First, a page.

American car buyers are showing an increasing preference for big, tall SUVs and trucks, but recent data suggests that this trend towards larger vehicles has deadly consequences. According to a new report by the Insurance Institute for Highway Safety (IIHS), crashes involving vehicles with hood heights of 40 inches or higher are 45 percent more likely to result in a fatality compared to vehicles with lower hood heights and a sloping profile.
The data arrives during a time of an ongoing pedestrian safety crisis in the US, where fatalities are at a 40-year high and the number of pedestrians killed has spiked by 80 percent since reaching a low in 2009. This deeply concerning increase in pedestrian deaths has raised questions about the safety of larger vehicles and their impact on vulnerable road users.
The auto industry has been pushing for bigger, more robust designs for SUVs and trucks, with claims that these vehicles are safer for drivers in the event of a crash. As a result, consumers have been buying into this marketing and purchasing high-riding vehicles in record numbers.
The sheer size of these vehicles is notable, as the average US passenger vehicle has grown approximately four inches wider, 10 inches longer, eight inches taller, and 1,000 pounds heavier over the past 30 years. Many vehicles now stand at more than 40 inches tall at the leading edge of the hood, with some large pickups featuring hoods that almost reach eye level for adults.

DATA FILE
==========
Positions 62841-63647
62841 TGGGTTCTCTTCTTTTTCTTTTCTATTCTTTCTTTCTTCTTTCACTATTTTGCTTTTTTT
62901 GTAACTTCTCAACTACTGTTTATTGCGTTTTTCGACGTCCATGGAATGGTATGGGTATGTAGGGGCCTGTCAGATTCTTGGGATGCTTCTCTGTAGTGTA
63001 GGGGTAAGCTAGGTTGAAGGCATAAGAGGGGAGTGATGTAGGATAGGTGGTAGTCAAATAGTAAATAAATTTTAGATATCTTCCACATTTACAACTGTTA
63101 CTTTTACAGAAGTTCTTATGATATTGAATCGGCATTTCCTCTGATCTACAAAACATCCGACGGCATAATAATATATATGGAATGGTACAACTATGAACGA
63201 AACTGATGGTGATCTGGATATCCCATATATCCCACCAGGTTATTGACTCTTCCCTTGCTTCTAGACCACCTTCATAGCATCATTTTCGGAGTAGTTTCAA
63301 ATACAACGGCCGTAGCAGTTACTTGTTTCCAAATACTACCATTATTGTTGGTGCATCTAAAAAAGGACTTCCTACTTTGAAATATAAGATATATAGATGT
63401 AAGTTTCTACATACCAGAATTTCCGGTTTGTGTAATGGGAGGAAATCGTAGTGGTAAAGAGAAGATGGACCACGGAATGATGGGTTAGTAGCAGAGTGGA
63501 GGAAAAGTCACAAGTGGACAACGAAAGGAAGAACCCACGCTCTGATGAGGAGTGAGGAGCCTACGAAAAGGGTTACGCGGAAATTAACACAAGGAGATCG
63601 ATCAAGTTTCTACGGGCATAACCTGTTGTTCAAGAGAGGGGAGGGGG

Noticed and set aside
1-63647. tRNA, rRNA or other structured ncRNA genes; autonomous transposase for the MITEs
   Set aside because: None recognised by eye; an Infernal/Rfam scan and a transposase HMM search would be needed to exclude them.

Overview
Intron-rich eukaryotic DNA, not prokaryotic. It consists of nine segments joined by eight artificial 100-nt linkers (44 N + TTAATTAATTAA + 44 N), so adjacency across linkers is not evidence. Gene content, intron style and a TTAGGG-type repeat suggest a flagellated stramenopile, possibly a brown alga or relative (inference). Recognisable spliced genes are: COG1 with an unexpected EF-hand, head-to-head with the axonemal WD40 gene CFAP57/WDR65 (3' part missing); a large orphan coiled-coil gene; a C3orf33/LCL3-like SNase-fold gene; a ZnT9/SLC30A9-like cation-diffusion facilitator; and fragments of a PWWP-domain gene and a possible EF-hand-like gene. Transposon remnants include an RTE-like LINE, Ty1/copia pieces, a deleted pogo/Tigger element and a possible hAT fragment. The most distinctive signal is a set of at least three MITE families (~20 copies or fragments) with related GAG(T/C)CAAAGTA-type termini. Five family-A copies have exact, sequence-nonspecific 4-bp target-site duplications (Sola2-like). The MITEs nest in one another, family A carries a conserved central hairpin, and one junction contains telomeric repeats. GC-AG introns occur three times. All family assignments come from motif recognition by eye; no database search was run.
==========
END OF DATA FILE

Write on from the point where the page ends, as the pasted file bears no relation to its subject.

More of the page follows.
Despite the trend towards larger vehicles, the IIHS report indicates that vehicles with hood heights of more than 40 inches and blunt front ends angled at greater than 65 degrees were 44 percent more likely to cause fatalities in a crash. This data highlights the clear link between vehicle design and mortality rates in accidents.
Previous studies have also addressed the dangers of taller, flat-nosed trucks and SUVs, noting that they are more likely to cause serious injury and death when colliding with pedestrians. The larger bodies and higher carriages of these vehicles increase the likelihood of pedestrians suffering fatal injuries. Additionally, the higher clearances associated with large trucks and SUVs contribute to victims getting trapped underneath the vehicle, rather than being pushed onto the hood or off to the side.
The lack of regulations concerning the safety of pedestrians and cyclists in vehicle designs has been a point of contention. While traditional safety ratings from the National Highway Traffic Safety Administration (NHTSA) primarily focused on the risks to automobile occupants, advocates argue that the agency needs to consider the danger posed to vulnerable road users.
Recently, NHTSA announced updates to its New Car Assessment Program (NCAP), introducing new safety features such as automatic emergency braking, blind-spot detection, and lane-keep assistance. However, the agency has not yet taken vehicle design and size into account in its safety assessments, prompting concerns from advocates about the full scope of vehicle safety not being adequately addressed.
As the impact of vehicle design on pedestrian safety becomes increasingly evident, IIHS President David Harkey has urged automakers to consider these findings and evaluate the height and shape of their SUVs and pickups.
In conclusion, the growing popularity of larger vehicles such as SUVs and trucks has contributed to an increased risk to pedestrians and cyclists. The need for regulations and safety assessments that consider the impact of vehicle design on vulnerable road users is of critical importance in addressing the ongoing pedestrian safety crisis.